Table of Contents
Definition of Pruritus
Pruritus is a symptom of innumerable health conditions and may be localized (confined to a specific area or to lesions) or generalized (widespread, involving much of the skin’s surface).
The skin may appear reddened (erythema), swollen (edema) or otherwise irritated, or may show no reason for the itching.
Reasons for Itchy Skin
The physiologic mechanism of itching is similar to, though distinctive from, that of pain. The nerve cells, called nociceptors, that send itch signals to the brain are scattered throughout the epidermis and upper layer of the dermis.
Irritants that contact the epidermal and dermal layers of skin can arouse the nociceptors, coming from the external surface of the skin (such as from lesions that form on the skin) or from within (such as the accumulation of bilirubin, which accounts for the itching that accompanies jaundice). Histamine, which the immune system releases during a hypersensitivity reaction (allergy or asthma), is among the internal stimuli that activate these nociceptors.
Pruritus and Scratching
The response of scratching is a reflex that the autonomic nervous system generates in response to itch signals. Researchers theorize that scratching activates a mild pain response that overrides the itch response. Pain and itch appear to use many of the same nociceptors, and pain seems to be the more dominant stimulus. However, many factors contribute to the experience of itching as well as to its relief.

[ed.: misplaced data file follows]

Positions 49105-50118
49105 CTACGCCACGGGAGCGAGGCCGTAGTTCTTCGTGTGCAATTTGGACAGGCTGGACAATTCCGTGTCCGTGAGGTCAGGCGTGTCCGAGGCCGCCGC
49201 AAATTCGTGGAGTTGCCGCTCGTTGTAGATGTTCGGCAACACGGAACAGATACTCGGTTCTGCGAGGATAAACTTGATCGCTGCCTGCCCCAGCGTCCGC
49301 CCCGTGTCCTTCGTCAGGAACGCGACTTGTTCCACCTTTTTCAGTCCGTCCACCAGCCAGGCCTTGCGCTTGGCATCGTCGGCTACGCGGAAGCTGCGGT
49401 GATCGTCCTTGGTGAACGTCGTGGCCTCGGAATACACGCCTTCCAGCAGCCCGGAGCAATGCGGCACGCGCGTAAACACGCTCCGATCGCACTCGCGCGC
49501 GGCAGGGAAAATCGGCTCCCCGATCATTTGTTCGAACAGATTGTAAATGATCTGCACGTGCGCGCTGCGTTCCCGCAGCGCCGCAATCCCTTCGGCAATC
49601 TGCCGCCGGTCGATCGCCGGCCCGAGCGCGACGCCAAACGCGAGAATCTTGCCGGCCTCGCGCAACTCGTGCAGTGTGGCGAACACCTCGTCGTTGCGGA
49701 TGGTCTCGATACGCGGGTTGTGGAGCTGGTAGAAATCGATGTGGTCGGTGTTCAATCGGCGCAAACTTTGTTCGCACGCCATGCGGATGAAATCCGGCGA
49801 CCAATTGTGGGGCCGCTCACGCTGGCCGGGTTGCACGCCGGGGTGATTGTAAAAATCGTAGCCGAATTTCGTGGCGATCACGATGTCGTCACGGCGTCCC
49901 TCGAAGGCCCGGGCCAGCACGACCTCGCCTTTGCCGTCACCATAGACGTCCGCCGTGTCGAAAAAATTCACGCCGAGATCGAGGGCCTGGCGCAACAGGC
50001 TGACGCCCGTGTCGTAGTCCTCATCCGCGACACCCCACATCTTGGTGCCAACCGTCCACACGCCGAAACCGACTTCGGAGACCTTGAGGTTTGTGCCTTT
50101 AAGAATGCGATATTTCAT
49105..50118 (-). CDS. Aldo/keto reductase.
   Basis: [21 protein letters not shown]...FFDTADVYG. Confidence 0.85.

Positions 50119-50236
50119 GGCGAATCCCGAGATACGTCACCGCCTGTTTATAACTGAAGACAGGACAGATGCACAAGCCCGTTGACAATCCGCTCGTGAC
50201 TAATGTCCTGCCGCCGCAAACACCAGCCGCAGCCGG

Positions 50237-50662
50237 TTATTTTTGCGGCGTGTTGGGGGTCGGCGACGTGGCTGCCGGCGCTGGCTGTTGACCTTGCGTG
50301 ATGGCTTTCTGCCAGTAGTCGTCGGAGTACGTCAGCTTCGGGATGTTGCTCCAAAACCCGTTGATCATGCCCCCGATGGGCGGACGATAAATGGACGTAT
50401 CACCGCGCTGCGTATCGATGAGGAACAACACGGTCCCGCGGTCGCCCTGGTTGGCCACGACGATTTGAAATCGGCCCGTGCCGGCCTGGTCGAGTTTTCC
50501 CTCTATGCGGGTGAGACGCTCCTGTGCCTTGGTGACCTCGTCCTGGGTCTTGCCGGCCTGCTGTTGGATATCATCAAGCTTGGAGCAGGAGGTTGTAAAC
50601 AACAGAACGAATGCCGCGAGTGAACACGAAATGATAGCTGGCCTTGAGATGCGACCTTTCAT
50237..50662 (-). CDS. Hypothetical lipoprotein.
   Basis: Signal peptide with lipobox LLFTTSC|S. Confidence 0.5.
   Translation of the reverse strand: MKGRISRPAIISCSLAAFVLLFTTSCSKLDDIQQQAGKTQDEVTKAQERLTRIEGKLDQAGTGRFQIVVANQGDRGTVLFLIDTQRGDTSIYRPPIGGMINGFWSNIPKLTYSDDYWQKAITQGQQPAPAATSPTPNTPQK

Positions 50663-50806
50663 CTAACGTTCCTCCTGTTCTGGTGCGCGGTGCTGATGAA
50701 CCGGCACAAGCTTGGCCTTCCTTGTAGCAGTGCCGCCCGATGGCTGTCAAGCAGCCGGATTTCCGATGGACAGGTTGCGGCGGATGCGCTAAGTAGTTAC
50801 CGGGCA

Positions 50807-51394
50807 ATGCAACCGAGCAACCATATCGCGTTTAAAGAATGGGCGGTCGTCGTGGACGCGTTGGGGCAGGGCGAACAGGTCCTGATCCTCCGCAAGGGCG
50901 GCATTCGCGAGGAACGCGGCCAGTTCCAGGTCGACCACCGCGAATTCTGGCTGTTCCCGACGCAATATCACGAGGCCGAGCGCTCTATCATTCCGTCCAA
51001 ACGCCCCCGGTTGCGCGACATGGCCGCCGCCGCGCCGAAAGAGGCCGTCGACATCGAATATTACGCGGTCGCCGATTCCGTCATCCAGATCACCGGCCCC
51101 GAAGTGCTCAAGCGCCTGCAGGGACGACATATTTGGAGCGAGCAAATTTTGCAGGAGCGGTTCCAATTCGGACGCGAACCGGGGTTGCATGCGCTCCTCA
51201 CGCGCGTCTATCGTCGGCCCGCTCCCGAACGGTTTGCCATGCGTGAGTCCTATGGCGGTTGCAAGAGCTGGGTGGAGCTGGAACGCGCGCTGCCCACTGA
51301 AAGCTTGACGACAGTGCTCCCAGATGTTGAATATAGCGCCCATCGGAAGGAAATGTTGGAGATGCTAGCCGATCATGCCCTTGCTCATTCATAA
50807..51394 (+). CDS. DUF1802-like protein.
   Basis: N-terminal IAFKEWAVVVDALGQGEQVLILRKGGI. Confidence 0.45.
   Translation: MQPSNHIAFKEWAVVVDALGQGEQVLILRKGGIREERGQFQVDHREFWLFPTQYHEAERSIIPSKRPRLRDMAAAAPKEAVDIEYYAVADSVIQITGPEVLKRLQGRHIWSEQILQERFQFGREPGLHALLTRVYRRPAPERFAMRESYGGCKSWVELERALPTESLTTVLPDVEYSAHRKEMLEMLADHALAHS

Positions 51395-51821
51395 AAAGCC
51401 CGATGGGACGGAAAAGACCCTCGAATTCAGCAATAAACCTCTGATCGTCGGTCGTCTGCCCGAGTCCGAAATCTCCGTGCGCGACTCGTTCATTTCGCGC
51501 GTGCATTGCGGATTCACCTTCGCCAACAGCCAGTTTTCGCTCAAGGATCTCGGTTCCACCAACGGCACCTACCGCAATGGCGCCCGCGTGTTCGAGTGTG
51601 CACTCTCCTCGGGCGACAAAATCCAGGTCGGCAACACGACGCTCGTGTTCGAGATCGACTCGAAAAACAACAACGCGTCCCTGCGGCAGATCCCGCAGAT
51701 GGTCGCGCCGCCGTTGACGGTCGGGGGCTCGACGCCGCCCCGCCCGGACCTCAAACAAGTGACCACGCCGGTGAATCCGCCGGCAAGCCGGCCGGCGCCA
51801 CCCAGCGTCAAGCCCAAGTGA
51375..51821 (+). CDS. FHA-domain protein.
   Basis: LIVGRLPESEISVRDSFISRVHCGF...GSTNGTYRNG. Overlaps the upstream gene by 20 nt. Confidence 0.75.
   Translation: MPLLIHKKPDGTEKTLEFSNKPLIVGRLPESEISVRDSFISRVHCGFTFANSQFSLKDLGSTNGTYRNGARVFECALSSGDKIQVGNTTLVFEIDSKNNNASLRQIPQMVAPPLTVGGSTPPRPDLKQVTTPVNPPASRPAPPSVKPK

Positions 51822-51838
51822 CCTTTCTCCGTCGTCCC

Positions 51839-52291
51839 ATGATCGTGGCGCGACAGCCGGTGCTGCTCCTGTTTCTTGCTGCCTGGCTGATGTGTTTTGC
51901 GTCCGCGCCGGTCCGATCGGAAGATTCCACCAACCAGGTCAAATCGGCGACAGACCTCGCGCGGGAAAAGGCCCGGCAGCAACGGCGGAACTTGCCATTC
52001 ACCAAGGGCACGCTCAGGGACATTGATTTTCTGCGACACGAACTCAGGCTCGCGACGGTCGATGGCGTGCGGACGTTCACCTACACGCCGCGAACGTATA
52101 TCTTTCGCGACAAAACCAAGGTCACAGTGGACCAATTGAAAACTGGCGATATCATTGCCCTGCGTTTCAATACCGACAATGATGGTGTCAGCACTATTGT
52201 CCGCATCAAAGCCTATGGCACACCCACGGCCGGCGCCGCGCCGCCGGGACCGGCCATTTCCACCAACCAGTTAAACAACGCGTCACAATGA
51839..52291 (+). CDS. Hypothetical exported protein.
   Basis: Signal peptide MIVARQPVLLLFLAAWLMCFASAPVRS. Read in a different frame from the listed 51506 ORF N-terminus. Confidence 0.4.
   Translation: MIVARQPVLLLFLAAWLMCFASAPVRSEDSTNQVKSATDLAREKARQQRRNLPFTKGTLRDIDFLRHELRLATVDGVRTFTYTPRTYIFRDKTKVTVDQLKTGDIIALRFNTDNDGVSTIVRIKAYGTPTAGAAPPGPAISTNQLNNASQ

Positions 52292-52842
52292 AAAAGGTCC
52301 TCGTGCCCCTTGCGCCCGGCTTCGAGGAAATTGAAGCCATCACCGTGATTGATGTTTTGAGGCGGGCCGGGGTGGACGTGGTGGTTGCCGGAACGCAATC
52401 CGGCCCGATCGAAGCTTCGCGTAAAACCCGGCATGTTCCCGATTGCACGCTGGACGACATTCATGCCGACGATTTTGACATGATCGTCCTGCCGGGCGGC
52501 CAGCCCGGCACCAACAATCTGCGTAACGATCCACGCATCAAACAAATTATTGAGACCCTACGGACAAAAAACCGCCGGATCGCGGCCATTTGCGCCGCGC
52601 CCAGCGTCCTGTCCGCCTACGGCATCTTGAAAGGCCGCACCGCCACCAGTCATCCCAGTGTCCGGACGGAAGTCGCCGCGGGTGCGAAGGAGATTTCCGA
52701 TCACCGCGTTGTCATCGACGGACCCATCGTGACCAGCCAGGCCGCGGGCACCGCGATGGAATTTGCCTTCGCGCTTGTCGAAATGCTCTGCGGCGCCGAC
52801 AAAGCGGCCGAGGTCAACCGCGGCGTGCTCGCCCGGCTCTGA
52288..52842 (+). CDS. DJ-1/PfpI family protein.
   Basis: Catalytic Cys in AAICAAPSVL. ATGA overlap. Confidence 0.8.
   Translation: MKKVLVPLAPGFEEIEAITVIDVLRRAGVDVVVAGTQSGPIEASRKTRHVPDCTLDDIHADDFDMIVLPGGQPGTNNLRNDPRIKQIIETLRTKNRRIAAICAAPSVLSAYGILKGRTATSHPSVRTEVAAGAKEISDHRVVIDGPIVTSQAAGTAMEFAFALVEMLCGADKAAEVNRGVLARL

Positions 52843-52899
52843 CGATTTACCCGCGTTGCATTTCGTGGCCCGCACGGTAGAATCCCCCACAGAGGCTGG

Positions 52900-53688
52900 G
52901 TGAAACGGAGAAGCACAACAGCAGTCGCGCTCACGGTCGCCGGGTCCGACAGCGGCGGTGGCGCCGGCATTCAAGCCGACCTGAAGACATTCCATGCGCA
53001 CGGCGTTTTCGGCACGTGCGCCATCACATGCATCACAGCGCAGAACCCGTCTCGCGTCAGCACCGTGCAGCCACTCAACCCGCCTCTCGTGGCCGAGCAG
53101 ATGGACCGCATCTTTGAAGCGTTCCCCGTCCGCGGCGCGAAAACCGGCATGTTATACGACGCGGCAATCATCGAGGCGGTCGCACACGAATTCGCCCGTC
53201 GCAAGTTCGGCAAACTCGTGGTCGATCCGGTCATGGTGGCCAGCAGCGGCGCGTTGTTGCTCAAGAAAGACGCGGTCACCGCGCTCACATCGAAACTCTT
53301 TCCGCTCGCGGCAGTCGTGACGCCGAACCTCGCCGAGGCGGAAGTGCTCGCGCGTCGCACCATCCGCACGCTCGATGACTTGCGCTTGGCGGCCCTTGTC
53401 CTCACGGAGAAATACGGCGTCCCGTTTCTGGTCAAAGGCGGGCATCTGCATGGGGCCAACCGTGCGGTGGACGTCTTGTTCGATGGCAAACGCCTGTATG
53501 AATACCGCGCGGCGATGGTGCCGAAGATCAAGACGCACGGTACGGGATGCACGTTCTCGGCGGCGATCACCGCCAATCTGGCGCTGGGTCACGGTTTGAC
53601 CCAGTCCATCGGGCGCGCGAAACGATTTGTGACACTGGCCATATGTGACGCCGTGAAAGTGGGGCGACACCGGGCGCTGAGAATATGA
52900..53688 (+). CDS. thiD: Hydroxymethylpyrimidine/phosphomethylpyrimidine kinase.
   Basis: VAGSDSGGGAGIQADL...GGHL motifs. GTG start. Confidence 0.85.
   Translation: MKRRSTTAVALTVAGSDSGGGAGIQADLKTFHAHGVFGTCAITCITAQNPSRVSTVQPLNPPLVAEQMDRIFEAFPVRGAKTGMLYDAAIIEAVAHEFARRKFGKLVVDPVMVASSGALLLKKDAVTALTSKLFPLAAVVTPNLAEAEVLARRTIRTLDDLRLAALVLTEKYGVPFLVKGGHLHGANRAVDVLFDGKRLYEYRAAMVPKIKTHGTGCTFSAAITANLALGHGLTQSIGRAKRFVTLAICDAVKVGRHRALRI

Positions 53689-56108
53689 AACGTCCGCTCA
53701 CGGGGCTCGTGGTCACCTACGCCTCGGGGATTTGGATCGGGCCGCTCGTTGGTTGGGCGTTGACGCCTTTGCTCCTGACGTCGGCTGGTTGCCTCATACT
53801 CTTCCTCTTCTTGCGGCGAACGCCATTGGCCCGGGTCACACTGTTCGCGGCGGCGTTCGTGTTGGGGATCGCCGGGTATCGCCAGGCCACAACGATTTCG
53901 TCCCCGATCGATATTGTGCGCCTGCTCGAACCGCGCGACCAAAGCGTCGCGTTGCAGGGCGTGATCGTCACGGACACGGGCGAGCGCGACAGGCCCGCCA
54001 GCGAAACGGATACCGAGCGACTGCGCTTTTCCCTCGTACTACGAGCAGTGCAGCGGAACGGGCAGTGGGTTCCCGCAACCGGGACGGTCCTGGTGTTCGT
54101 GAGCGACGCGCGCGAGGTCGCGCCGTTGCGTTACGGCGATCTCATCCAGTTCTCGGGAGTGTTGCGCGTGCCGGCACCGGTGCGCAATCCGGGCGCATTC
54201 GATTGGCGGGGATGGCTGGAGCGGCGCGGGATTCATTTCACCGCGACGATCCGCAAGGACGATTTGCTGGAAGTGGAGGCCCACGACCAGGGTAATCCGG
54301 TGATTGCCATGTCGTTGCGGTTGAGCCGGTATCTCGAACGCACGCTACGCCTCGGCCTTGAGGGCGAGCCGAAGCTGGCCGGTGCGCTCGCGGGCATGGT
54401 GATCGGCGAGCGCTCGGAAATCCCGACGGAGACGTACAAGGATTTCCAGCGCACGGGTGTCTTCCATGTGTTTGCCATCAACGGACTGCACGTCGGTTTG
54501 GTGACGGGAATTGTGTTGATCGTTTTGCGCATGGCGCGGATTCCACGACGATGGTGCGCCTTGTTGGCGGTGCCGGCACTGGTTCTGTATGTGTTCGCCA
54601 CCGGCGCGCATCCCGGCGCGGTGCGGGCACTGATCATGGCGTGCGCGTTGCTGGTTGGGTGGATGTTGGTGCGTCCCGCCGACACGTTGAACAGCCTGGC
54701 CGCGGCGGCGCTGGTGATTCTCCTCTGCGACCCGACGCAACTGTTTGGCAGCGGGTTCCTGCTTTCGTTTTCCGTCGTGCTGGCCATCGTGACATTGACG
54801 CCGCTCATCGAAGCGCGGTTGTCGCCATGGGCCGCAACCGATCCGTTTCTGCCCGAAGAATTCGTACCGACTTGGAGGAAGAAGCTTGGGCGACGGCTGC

Scratching is also a conscious action, and can itself be an irritant that causes itching. Dermatologic conditions in which the itch/scratch relationship becomes circular include lichen simplex chronicus and prurigo.
Health Conditions Associated with Pruritus
Indication of Systemic Health Conditions
Pruritus is often an early indication of systemic health conditions such as jaundice or kidney dysfunction, and is a hallmark symptom of dermatologic conditions such as psoriasis and dermatitis. The diagnostic path depends on the complex of symptoms.
Treatment may include topical or systemic antihistamine medications or corticosteroid medications and other therapies to resolve the underlying condition. It is important to resist the urge to scratch, as scratching further irritates the skin and may open the pathway for infection.
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